As we hike to the Ice911 test site I think about how much better the weather conditions are today, with a high of 38 degrees, compared with the previous trips this year. Two areas at the lake, each roughly the size of a football field, were treated in March and April, when temperatures ranged between -20 and 5 degrees. Instead of walking, team members used snowmobiles then and looked out for polar bears. As beautiful as these creatures are, we don't want to come in contact with bears that are indiscriminate in what they eat.
After an hour of hiking, we arrive at the lake, which the town has permitted to serve as a test site for three years. In past seasons supercomputer modeling results at this location have shown a slowdown in the melt and even some restoration of the ice that has been lost due to rising carbon dioxide levels and increased temperatures in the Arctic.
Our primary goal is to look for indicators that the test site's reflective sand is shielding the ice and slowing down the melting process. We carefully packed in a drone named "Maverick" to the North Meadow Lake. The drone flew over the control and experimental fields to look at ice albedo or reflectivity.
By recording and analyzing the drone footage, Ice911 research scientist Roman Decca is able to determine that the reflectivity of the experimentally treated ice is greater than the control area. This confirms what computer modeling has shown from earlier testing and is extremely important in the world of climate change since the loss of much of the old reflective polar ice has caused the Earth's temperatures to rise. If we can restore the reflectivity of the ice, it will have a positive impact on the Arctic.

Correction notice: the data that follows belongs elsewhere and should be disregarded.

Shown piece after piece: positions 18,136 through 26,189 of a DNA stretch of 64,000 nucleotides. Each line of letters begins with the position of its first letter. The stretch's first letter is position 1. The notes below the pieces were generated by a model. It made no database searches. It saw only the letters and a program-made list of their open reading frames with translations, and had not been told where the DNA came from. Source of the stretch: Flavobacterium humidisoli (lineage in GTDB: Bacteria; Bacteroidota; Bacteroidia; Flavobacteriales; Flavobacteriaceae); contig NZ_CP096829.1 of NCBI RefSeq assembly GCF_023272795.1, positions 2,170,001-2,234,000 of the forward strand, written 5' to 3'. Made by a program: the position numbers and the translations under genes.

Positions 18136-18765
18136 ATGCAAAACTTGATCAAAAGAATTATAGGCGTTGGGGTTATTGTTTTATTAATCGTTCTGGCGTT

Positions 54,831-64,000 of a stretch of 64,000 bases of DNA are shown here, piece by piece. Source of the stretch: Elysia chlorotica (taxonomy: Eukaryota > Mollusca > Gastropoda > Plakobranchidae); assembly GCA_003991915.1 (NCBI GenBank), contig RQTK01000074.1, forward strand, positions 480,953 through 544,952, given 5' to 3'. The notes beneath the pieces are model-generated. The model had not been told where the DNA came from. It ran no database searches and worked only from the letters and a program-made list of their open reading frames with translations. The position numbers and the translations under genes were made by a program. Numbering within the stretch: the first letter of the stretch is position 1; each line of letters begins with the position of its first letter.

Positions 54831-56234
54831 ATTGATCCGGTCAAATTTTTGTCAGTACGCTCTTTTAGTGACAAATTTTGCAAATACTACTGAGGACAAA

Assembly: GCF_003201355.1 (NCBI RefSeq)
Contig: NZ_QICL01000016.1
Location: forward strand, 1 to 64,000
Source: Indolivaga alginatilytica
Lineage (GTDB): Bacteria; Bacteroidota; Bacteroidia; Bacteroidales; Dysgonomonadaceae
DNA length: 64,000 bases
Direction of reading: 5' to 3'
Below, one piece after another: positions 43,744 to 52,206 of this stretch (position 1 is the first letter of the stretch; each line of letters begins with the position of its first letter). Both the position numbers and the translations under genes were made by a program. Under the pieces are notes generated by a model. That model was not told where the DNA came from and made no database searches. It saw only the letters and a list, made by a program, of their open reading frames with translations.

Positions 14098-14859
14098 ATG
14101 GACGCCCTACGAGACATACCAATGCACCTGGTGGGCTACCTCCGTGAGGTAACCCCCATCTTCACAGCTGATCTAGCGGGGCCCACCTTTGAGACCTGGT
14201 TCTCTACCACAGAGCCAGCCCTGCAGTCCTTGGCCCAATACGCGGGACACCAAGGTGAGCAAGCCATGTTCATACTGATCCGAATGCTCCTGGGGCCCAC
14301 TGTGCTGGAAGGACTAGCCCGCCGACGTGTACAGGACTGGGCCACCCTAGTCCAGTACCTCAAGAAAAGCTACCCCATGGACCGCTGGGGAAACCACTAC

Next we check on some buoys placed to gather data during the winter and spring months in the Arctic, when conditions are at their most challenging.
Over two days we photograph the test site, measure the lake's size, and gather samples of soil, water, ice and reflective material. On our final day we are met with menacing clouds of mosquitoes recently hatched in the Arctic melt ponds.
When we return with our samples, data and video to the research facility, I calculate that I have slept 12 hours in the last three days, but the enduring Arctic sun tricks me into believing that sleep is unnecessary and keeps me moving forward.
The townspeople have come to know and respect the work of Leslie Field and acknowledge her with a smile or a nod when they see her at one of the few restaurants or pushing a grocery cart at the store. They too are facing consequences of sea ice loss with increased flooding, loss of coastal land and thawing of permafrost, which causes destabilization of roads and buildings.
The presence of climate scientists reassures residents of this small town, with an average elevation of 15 feet above sea level, that they are not alone and someone is working on finding solutions.
We drive to the tip of Point Barrow, the northernmost point of the United States. The sea is scattered with icebergs floating in a still ocean. It is a perfect ending to a quick trip, and we relish the few hours taking photos and talking to locals before we board our flight home.
Ice911 is hosting a fundraiser on Thursday, Aug. 30, from 6 to 9 p.m. at Thomas Fogarty Winery in Woodside.
Go to tinyurl.com/icerestore30 to buy tickets for Restore the Arctic, Research Climate Benefit.